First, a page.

This is after the Kitengela bar owners association had filed a petition in court challenging its legality. The bar owners sought for the court to grant interim conservatory orders as a way of preserving their businesses.
In his ruling, Justice George Vincent Odunga of the Machakos High court ruled in favour of the bar owners association and suspended the minimum tax.
“I find that this is an appropriate case for KRA to â€œhold its horsesâ€ for the time being as this Court navigates through the labyrinth of the respective contentions made by the parties herein,” Justice Odunga ruled.
He added that the implementation of the law would oppress millions of Kenyans who rely on Small and Medium-Sized enterprises as their source of livelihood.
Justice Odunga affirmed that the minimum tax would be suspended until the matter is finally determined in court.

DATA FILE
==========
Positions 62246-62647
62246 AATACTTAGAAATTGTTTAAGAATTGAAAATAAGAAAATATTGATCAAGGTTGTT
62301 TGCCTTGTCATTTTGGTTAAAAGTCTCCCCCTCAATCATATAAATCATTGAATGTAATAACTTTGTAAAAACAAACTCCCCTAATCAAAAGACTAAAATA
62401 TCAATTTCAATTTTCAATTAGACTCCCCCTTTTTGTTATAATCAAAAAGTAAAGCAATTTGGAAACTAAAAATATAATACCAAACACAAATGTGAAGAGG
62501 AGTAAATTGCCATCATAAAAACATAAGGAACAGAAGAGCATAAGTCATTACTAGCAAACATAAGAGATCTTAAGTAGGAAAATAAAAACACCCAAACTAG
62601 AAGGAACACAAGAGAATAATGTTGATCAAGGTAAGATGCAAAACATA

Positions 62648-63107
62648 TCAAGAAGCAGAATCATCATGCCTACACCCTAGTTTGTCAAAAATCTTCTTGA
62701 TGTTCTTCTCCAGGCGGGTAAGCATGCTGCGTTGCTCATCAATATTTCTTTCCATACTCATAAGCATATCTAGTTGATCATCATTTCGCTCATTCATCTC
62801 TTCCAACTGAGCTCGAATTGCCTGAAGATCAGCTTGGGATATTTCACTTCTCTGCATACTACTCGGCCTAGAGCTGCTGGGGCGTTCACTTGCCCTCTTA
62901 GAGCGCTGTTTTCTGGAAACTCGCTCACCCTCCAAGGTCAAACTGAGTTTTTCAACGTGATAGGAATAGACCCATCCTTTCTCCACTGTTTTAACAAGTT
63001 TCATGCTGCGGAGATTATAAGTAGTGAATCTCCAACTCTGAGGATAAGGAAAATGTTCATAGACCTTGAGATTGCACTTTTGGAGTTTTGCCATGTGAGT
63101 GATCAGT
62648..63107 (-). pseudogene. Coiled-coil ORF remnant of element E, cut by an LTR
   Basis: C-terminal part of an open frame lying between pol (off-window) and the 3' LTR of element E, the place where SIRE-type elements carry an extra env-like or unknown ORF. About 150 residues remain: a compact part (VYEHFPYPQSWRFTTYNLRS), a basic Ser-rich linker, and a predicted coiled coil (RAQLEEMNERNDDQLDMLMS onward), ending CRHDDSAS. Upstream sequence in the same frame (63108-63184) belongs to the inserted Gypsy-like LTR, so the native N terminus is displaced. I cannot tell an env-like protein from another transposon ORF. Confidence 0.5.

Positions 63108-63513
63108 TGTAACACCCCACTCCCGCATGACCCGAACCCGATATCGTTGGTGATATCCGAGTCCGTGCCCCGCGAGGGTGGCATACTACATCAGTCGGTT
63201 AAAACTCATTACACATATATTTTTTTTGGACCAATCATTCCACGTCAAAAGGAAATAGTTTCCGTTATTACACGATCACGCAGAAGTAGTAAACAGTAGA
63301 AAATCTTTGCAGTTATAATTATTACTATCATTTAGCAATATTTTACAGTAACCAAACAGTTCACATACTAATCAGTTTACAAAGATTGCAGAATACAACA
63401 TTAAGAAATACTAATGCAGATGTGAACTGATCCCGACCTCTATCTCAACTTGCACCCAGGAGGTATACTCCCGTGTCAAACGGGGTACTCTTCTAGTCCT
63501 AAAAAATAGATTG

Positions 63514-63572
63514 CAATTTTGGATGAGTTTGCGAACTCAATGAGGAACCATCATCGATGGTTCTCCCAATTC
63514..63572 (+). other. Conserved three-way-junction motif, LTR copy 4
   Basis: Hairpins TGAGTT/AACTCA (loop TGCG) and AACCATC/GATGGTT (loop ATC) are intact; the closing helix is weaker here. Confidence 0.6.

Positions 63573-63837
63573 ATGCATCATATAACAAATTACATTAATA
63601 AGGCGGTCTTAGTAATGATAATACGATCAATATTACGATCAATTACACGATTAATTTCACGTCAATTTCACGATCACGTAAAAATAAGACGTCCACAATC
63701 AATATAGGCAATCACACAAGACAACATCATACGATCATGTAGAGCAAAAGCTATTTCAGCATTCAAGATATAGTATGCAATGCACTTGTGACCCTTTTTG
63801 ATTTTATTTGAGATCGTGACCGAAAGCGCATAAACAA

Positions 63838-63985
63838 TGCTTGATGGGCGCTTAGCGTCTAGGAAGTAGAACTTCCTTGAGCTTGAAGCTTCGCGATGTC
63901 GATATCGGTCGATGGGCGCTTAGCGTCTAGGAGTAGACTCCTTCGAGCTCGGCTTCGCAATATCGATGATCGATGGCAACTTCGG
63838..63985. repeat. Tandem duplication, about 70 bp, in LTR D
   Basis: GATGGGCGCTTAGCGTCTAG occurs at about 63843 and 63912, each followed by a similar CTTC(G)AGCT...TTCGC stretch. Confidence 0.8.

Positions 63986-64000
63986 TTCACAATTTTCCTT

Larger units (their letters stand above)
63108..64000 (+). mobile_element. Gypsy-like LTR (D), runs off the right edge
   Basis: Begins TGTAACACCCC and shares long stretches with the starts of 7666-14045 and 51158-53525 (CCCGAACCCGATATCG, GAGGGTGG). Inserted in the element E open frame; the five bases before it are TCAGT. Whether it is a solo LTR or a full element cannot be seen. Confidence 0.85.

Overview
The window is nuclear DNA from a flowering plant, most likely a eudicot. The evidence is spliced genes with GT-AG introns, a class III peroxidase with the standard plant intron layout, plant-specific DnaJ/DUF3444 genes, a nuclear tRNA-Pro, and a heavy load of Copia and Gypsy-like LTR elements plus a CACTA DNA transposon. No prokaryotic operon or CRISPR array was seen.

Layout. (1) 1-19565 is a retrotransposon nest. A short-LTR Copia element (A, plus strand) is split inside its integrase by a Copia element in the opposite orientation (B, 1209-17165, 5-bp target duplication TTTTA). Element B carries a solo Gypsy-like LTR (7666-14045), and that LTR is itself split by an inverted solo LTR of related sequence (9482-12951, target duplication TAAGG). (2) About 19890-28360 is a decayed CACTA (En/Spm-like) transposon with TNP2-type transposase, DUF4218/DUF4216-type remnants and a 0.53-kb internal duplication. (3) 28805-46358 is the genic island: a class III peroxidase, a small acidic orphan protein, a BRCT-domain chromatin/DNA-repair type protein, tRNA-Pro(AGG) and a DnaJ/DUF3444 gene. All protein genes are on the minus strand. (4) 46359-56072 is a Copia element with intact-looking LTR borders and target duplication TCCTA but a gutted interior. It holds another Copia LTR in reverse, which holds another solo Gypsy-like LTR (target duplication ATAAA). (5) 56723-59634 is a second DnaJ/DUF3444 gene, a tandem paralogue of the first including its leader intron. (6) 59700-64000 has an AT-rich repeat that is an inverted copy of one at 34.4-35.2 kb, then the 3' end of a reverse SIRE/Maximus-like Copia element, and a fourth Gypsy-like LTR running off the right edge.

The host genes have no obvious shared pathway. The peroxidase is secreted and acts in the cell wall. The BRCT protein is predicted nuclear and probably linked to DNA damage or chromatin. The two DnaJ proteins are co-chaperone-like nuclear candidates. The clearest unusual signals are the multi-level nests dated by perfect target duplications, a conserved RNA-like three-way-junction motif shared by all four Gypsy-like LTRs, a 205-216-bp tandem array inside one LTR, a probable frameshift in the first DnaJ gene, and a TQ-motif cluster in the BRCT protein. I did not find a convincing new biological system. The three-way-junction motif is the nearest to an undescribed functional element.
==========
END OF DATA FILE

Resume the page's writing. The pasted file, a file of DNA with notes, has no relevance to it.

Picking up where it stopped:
“The death of a business is certainly not damage that can be remedied by way of damages.
“As such, it is in the interest of Justice that the Honourable Court grants interim reliefs at the very least to preserve the businesses and livelihoods of the Kitengela bar owners association and millions of SMEs pending the hearing and determination of this Application and Petition,” the judge stated.
Minimum tax, which came into effect on January 1, 2021, was introduced by KRA under the Finance Act 2020 in a bid to encourage equity and fairness in the tax system.
According to the tax authority, the Minimum Tax applied to all businesses, whether they made a profit or not. KRA charged one per cent of the gross sales for all businesses.
The authority noted that the introduction of the minimum tax would net more businesses into the tax bracket as well as collect more revenue in order to achieve the Ksh1.57 trillion target for the financial year 2020/21.